There isn’t necessarily a “best” program. However, you could say that the best program for you right now is the one you’ll use.

You can always learn Nandeck or InDesign another time. These programs will likely save you time down the road, but if all you know right now is PowerPoint, stick to this to make your first prototype.

Keep it simple. Don’t overcomplicate things. I can’t stress this enough.

Delaying the creation of your MVP because you don’t have the perfect wooden rutabagas or image of a sorcerer is just procrastination. These things are not needed to test your concept, which is all you’re doing at the stage.

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Early version of my game Isle of Rock n Roll

You want to see if there is something fun and engaging about your idea, which will let you know whether it’s worth developing further. Imagine spending countless hours trying to put together the perfect prototype just to find out the idea is terrible or that it will never work.

Now imagine you’d spent 10 minutes creating a simple prototype to get this same information. This will allow you to make some quick changes to see if the game can work another way or decide to move on to your next idea quickly.

Again, you just need to go ahead and make a board game, not keep that idea stuck in your head until you’ve perfected it

How to make a board game and playtest your game

Once you have a prototype for your game and you’ve tested it out by yourself to work out the initial kinks, it’s time to put your game in front of others and start gathering feedback by playtesting your game.

It’s important to make a distinction here between playing a game and playtesting a game. You play a game for enjoyment, social interaction, and a host of other reasons. However, when you’re playtesting a game, you’re essentially running an experiment. You have a hypothesis that things will work in a certain way, and you’re trying to validate whether or not that’s true.

That’s how you make a board game.

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You’re trying to figure out first whether your game has potential (if it is fun and engaging) and then secondly trying to identify if the changes you’ve made have actually improved your game and made it more in alignment with the vision you have.

Outlining a clear vision for your game is also really important. You’ll receive feedback from playtesters that can vary quite a bit and will sometimes even be contradictory. Knowing what the vision is for your game will help you determine which feedback is helpful and what should be ignored (or at least not considered as highly).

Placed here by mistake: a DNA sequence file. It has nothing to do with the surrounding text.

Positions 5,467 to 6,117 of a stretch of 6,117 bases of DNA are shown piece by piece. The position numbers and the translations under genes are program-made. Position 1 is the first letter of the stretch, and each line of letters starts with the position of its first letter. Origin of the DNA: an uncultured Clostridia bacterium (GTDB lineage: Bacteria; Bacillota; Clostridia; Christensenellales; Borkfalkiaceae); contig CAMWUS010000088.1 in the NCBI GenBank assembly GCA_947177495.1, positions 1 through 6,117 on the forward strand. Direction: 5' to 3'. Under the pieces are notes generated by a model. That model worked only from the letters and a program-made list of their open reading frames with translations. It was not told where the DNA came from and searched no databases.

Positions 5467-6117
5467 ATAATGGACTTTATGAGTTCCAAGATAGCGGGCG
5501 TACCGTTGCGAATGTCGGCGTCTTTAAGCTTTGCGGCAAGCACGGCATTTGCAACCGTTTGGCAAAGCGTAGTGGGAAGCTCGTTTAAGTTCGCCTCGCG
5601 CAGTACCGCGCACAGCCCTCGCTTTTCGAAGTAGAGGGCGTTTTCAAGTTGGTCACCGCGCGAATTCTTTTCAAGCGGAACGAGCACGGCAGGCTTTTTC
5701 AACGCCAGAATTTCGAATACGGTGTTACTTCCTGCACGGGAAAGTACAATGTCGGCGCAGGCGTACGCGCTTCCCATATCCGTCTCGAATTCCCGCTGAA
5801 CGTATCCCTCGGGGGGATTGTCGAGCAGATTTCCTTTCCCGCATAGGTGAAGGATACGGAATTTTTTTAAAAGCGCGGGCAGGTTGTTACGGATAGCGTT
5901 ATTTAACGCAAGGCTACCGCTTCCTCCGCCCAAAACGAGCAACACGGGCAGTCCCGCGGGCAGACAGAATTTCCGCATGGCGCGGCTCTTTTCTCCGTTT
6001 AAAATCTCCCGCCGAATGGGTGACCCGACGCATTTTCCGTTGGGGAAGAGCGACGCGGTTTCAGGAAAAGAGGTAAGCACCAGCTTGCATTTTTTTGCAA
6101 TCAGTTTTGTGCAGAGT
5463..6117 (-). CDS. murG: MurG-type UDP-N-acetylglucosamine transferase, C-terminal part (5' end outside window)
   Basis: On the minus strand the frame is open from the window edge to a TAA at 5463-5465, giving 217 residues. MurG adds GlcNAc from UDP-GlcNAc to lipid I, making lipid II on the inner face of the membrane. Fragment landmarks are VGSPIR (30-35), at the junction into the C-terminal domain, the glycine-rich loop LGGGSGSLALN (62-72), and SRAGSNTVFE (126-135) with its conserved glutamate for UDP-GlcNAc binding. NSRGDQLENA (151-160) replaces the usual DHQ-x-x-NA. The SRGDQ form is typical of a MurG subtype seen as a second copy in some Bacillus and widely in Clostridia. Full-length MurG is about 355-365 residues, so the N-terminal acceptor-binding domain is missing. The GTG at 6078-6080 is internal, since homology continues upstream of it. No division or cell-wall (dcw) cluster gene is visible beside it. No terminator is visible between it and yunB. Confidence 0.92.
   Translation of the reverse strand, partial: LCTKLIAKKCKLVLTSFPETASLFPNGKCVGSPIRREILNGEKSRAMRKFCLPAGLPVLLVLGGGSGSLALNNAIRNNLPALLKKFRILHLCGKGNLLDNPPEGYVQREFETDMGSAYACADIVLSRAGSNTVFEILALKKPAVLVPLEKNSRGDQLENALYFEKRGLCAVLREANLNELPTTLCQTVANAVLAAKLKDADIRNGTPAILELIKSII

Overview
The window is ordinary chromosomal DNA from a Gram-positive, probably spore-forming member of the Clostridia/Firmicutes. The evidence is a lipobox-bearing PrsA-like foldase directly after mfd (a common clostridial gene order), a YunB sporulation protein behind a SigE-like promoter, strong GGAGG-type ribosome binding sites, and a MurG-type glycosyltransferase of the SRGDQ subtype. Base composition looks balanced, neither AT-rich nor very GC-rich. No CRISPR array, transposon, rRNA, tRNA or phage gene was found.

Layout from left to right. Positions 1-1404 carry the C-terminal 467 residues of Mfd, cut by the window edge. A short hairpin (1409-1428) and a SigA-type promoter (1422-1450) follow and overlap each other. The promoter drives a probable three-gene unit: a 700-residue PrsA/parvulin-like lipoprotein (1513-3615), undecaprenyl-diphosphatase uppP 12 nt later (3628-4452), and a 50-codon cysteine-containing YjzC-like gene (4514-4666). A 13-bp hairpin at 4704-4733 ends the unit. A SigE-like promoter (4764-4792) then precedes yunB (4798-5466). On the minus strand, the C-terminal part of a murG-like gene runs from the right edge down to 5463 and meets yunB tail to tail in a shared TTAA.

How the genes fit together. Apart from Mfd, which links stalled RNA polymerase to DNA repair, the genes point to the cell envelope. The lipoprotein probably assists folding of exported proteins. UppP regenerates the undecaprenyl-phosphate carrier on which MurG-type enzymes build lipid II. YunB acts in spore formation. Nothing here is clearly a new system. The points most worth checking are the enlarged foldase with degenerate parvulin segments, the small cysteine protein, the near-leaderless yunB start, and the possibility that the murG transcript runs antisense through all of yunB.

To help you identify the vision for your game and get you moving ahead faster, make sure to check out my 10 Minute Board Game Design Blueprint.

It’s totally fine to start with friends and family or others you know, just to get the feel for your game and to determine what’s working well and what could be improved. But pretty soon you’ll want to start playtesting your game with people you don’t know.

Your friends and family won’t necessarily be able to give you the kind of unbiased feedback that you need in order to make your game the best it can be. While it may be hard to hear sometimes, you need critical feedback from people who can be honest with you.

You’ll playtest your game dozens if not 100 times or more as you iterate, make changes, and improve your game to the point where people ask you if they can buy a copy.

The important thing to remember here is everybody is trying to help you make your board game the best it can be. So, you have to get good at taking feedback and being able to filter this feedback to make your game better.

Taking feedback and improving your game

When you start to playtest your game, particularly with people you don’t know, you’ll get all sorts of feedback. You’ll have to get very used to people telling you what’s wrong with your game. This can be challenging when you’re first learning how to make a board game.

Rather than get defensive about things that people don’t like in your game, really listen to people to understand what their pain points are. If a comment comes up once, it may be something that only matters to that one player or only speaks to their own preferences and biases, but if you are hearing this comment consistently from multiple players, you know there’s definitely a problem you need to address.